Why all businesses need to start prioritising sustainability to remain competitive

18 October 2020By ellie Reuseabox

Why all businesses need to start prioritising sustainability to remain competitive

Over the last few years, sustainability has often been classed as an ‘add-on’. Something to aspire towards or something to include if the budget allows. But such outdated ideas have started to change. The beginning of 2020 was celebrated as the year sustainability was set to take off. Unfortunately, a global pandemic and subsequent lockdown brought more pressing concerns and sustainability was forced to take a back seat. A ban on plastic straws was due to come into force in April 2020 but due to the pandemic, Defra pushed back the start date to October 2020. The COP26 UN Climate Conference, due to be hosted in Glasgow, has also been pushed back almost a year to November 2021.


The corporates putting sustainability first

But within the corporate world, businesses are beginning to prioritise sustainability. Research published by Circular Online found that 79% of consumers are changing their purchasing habits based on social responsibility, inclusiveness and environmental impact. In short, consumers are more likely to buy from companies that they see as more sustainable and companies are responding. Danone’s Evian has recently released a label-less water bottle made from 100% recycled plastic (except the lid). By 2025 they intend to halve the amount of virgin plastic they use worldwide while aiming for 100% recycled PET in Europe.

For consumers who wish to reduce single use plastic in their weekly shop, Tesco have partnered with Loop to enable their customers to buy their weekly essentials in reusable containers that can be dropped off or collected after use to be cleaned and reused. Like a deposit return scheme, customers pay a small deposit for each piece of packaging which is then fully refunded on return or collection of the packaging. Brands that will soon be available from the Loop platform include Heinz Tomato Ketchup, Coca-Cola, Danone, Nivea and Persil.


What about greenwashing?

Greenwashing refers to a company using misleading information to make themselves look more environmentally friendly than they really are. Greenwashing accusations are becoming more common and as a result consumers are less likely to trust the sustainability claims of corporations at face value. For example, a number of corporates are able to refer to themselves as carbon neutral. Carbon neutral means no net release of carbon into the atmosphere has occurred, usually achieved by off-setting carbon emissions through projects such as tree planting. Whilst a company striving towards being carbon neutral is commendable, the phrase itself can be mis-leading. It is commendable to plant trees but those trees will take around 30 years to grow and begin absorbing carbon from the atmosphere. So it seems somewhat unethical for a company to claim they have off-set their emissions when many other factors need to be taken into consideration. To avoid greenwashing it’s important to be as honest as possible with your customers. More consumers are becoming educated on environmental matters and you need to ensure you are transparent regarding your sustainability claims.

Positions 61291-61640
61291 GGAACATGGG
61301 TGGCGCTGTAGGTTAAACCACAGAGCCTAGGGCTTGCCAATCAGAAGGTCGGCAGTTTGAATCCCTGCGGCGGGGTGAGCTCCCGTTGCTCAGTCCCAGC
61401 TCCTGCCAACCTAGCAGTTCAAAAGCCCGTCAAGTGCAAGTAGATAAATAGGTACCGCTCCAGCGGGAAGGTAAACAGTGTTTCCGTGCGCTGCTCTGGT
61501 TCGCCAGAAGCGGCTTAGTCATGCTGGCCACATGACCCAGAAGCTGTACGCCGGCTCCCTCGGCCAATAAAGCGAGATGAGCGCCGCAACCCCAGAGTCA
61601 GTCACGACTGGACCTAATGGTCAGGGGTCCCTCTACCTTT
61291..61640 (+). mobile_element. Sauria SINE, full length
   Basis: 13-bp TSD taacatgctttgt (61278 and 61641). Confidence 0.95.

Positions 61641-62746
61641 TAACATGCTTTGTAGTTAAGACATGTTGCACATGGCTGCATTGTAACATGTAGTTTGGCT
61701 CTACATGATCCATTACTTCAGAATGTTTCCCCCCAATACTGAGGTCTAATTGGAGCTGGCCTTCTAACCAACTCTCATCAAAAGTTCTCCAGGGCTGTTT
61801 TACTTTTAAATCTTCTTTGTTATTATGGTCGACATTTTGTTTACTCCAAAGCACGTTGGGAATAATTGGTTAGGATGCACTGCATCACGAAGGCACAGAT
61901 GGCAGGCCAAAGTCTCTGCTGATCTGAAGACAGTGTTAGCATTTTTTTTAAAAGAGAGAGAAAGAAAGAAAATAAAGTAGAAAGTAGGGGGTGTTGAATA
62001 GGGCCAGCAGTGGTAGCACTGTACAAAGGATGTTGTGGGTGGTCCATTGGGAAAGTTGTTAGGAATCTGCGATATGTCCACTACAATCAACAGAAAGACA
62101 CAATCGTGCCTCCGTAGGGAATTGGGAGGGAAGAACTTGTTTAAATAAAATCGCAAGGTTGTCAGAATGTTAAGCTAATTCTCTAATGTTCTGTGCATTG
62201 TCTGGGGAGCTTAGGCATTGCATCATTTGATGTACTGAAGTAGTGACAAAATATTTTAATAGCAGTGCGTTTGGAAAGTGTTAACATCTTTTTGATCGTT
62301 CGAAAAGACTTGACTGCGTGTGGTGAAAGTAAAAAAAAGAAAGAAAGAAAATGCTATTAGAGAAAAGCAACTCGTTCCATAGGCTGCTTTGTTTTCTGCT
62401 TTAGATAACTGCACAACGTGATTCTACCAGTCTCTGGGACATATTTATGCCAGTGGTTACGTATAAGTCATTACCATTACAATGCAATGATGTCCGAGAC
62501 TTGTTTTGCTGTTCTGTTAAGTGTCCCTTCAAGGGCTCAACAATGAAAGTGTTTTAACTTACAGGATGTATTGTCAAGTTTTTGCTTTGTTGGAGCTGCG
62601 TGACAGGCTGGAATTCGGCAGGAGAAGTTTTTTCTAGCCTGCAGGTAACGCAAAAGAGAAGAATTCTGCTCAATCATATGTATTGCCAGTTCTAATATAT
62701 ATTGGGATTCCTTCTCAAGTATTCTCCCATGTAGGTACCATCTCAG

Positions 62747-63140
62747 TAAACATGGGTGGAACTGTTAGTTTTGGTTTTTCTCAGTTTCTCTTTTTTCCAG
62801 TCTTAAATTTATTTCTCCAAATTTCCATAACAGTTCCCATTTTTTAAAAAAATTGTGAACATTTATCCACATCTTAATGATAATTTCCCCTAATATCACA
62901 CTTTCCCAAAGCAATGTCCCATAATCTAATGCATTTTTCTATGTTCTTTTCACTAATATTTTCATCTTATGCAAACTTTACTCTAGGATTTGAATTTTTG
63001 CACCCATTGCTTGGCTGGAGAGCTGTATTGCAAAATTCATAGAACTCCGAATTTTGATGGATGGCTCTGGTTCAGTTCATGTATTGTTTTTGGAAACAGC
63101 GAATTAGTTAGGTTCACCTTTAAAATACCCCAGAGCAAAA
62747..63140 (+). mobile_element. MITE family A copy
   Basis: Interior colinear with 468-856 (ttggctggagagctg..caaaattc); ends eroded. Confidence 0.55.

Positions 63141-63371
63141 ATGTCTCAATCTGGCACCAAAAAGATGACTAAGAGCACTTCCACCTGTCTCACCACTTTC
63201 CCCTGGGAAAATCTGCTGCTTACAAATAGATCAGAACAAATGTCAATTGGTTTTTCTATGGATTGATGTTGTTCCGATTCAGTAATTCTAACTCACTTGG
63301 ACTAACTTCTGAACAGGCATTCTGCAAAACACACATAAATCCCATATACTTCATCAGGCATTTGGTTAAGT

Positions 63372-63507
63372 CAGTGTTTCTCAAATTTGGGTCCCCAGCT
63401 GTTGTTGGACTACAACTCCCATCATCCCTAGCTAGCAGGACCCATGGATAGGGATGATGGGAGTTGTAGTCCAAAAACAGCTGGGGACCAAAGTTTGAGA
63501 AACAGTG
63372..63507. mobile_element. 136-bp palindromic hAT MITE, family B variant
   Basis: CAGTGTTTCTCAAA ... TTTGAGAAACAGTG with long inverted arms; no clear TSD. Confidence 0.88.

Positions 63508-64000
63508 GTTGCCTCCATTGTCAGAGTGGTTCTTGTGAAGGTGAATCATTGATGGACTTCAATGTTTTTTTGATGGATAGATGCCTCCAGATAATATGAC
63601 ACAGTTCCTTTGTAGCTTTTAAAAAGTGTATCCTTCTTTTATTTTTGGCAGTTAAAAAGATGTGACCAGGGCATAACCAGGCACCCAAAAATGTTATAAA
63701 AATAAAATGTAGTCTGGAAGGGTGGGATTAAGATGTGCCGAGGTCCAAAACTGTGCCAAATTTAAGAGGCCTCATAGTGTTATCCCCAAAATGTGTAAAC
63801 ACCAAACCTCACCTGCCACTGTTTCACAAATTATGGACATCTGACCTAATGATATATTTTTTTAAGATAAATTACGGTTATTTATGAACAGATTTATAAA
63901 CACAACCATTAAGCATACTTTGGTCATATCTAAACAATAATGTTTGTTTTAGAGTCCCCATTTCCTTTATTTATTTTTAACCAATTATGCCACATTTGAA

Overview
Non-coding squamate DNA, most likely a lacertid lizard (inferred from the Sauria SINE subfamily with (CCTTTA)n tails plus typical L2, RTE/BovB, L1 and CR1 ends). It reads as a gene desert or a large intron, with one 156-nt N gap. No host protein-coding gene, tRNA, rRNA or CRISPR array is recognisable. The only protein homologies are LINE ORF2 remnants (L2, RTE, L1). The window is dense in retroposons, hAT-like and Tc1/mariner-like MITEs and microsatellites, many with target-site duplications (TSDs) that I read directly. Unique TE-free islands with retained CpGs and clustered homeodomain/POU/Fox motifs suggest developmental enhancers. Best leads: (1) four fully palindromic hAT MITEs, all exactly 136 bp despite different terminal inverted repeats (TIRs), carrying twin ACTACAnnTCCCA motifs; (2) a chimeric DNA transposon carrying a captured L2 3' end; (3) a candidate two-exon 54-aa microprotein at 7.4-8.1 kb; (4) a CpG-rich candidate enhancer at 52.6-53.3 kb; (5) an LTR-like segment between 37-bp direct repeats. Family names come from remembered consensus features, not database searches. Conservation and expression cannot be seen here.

How do I incorporate sustainability into my own business?

According to Edie Newsroom, a survey conducted by E.ON of 500 UK based business decision makers found 72% said that the pandemic has made them reconsider the environmental credentials of their business. Many businesses are looking to create more resilience in their supply chains to account for any future shocks.

Examine your product’s outer packaging

An easy way you can create more sustainability is with your outer packaging. If you pack your products in cardboard boxes, opt for once used cardboard boxes. Reuseabox can help you find the packaging solution to suit your requirements. With long term supply contracts, we have an on-going supply of once used and surplus packaging solutions that are both low cost and better for the environment. When you opt for once used packaging, you cut out all of the negative effects caused by the recycling and re-manufacturing processes.

Reusable packaging isn’t just something for consumers to get excited about. When you introduce reuse into your supply chain, you can achieve a whole range of environmental benefits including,

–          Lower carbon footprint

–          Less water usage

–          Less energy usage

–          Trees saved


Contact us today to find out more about our new surplus and once used cardboard boxes for industry, or check out our website.


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